For several years now, Agile has taken center stage. Yet even though Agile offers several well-established benefits, there's still room for adapting and improving practices.
Outputs vs Outcomes
Agile is neither a new word nor a new paradigm. The 17 people who signed the Agile Manifesto in 2001 were "uncovering better ways of developing software," which they were doing for a long time before that 2001 gathering in Utah. And some Agile methods, such as Extreme Programming, Scrum, Crystal and FDD, existed for a long time before that. 
 
Although we still find a few companies working with Waterfall methodologies, Agile has, over the years, assumed a mainstream status, and it's easy to see why. There are several clearly-identifiable Agile benefits: working in smaller pieces, releasing more often, gathering feedback, estimating better, improving efficiency and meeting all deadlines. It would be great if these always translated into better outcomes.
 
But a new problem has been born. In most implementations of Agile, companies do not receive the results they were looking for when they accepted a transition to Agile: they gave up command and control, and sometimes all they receive in return are outputs.
- We released 48 points this sprint! It's our best sprint!
- Our average lead time is 5 days - Yay!
- We closed 12 stories this week! Wow!
 
The problem with these statements is that they only talk about outputs. Outputs, by definition, are what's created at the end of a process. That might be classes taught, hamburgers served or, in our case, the amount of software delivered. Yet measuring outputs doesn't take into account the value or impact of your product or your services. These--the consequences of the work you did--are the outcomes.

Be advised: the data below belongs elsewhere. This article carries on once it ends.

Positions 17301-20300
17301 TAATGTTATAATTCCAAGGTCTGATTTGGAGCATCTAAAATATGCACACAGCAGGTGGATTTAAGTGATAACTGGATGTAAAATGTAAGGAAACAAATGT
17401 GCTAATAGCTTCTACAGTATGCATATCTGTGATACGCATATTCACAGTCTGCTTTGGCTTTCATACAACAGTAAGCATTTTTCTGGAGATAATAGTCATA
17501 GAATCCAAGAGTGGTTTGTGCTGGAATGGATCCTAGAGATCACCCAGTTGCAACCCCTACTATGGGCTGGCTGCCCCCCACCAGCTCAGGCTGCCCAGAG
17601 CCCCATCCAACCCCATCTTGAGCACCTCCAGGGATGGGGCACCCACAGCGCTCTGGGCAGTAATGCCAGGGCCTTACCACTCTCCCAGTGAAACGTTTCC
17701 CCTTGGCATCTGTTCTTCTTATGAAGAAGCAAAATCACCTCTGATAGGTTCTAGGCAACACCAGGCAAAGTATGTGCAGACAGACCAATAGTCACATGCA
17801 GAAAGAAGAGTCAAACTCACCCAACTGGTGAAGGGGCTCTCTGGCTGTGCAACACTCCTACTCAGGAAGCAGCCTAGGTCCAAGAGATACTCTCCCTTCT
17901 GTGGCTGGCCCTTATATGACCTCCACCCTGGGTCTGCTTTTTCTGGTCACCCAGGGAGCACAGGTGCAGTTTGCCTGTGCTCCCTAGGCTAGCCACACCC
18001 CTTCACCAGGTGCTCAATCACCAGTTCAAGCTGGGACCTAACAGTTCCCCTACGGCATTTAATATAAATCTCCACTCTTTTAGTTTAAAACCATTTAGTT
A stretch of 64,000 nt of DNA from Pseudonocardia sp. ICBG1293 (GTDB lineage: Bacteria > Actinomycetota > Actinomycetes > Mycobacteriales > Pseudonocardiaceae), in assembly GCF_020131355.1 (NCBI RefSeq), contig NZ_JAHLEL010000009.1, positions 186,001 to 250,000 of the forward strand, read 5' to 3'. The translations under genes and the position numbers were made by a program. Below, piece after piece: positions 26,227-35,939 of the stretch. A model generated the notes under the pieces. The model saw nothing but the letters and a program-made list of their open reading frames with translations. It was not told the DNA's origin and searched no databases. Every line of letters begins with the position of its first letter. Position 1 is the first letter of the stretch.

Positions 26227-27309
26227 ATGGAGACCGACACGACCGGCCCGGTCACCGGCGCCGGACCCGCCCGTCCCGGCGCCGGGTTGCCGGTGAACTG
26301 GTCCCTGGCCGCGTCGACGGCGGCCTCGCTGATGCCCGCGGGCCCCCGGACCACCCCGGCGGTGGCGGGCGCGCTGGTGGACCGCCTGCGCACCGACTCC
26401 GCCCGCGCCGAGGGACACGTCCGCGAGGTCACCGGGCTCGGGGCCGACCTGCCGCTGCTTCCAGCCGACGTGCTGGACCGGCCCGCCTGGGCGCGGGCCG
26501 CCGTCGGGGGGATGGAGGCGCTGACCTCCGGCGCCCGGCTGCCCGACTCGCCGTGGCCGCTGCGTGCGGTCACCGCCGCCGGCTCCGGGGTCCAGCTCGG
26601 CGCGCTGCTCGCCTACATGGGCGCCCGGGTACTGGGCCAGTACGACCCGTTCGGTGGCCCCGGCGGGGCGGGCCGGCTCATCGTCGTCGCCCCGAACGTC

The most ignored value of the Agile manifesto is the third: "Customer collaboration over contract negotiation." The first principle is also often neglected: "Our highest priority is to satisfy the customer through early and continuous delivery of valuable software." Apparently, another principle received much more attention: "Working software is the primary measure of progress." This last principle might be true for software factories, but most of the time, this is not good enough.
 
Don't get me wrong. Agile is not bad by any means. It has helped to create unbelievable value. Now, however, Agile is 17 years old, and we can't be limited only to those values and principles that were created in a three-day gathering. As with almost everything, Agile must follow one of its own values: "Respond to change instead of following a plan."
 
With this in mind, some people are starting to figure out ways to expand and evolve the values and principles recorded in the Agile Manifesto. They are looking for more valuable ways to work with Agile, even beyond software development. The following models were created with this idea in mind.
Modern Agile
"Over the past decade, innovative companies, software industry thought leaders and lean/agile pioneers have discovered simpler, sturdier, more streamlined ways to be agile. These modern approaches share a focus on producing exceptional outcomes and growing an outstanding culture. Today, it makes far more sense to bypass antiquated agility in favor of modern approaches". - Modern Agile 
 
Resultado de imagem para modern agile
Image from Modern Agile